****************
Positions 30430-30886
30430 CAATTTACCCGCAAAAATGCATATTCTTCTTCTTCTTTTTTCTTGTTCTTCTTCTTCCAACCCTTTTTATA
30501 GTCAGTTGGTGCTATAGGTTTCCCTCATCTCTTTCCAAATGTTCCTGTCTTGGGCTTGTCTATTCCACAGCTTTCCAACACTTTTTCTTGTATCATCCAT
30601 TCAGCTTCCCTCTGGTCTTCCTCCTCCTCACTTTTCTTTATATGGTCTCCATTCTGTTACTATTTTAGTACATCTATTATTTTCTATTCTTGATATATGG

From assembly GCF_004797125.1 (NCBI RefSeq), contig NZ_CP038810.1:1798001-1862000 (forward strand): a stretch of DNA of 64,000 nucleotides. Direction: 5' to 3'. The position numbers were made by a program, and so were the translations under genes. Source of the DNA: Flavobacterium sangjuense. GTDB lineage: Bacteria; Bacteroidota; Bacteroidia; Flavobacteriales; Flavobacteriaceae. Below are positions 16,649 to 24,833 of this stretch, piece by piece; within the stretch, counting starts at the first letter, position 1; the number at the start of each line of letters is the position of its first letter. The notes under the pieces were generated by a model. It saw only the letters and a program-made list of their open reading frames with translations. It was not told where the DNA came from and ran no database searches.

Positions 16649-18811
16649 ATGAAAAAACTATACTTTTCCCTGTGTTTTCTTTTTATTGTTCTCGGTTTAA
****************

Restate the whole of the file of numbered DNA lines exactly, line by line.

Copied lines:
Positions 30430-30886
30430 CAATTTACCCGCAAAAATGCATATTCTTCTTCTTCTTTTTTCTTGTTCTTCTTCTTCCAACCCTTTTTATA
30501 GTCAGTTGGTGCTATAGGTTTCCCTCATCTCTTTCCAAATGTTCCTGTCTTGGGCTTGTCTATTCCACAGCTTTCCAACACTTTTTCTTGTATCATCCAT
30601 TCAGCTTCCCTCTGGTCTTCCTCCTCCTCACTTTTCTTTATATGGTCTCCATTCTGTTACTATTTTAGTACATCTATTATTTTCTATTCTTGATATATGG

From assembly GCF_004797125.1 (NCBI RefSeq), contig NZ_CP038810.1:1798001-1862000 (forward strand): a stretch of DNA of 64,000 nucleotides. Direction: 5' to 3'. The position numbers were made by a program, and so were the translations under genes. Source of the DNA: Flavobacterium sangjuense. GTDB lineage: Bacteria; Bacteroidota; Bacteroidia; Flavobacteriales; Flavobacteriaceae. Below are positions 16,649 to 24,833 of this stretch, piece by piece; within the stretch, counting starts at the first letter, position 1; the number at the start of each line of letters is the position of its first letter. The notes under the pieces were generated by a model. It saw only the letters and a program-made list of their open reading frames with translations. It was not told where the DNA came from and ran no database searches.

Positions 16649-18811
16649 ATGAAAAAACTATACTTTTCCCTGTGTTTTCTTTTTATTGTTCTCGGTTTAA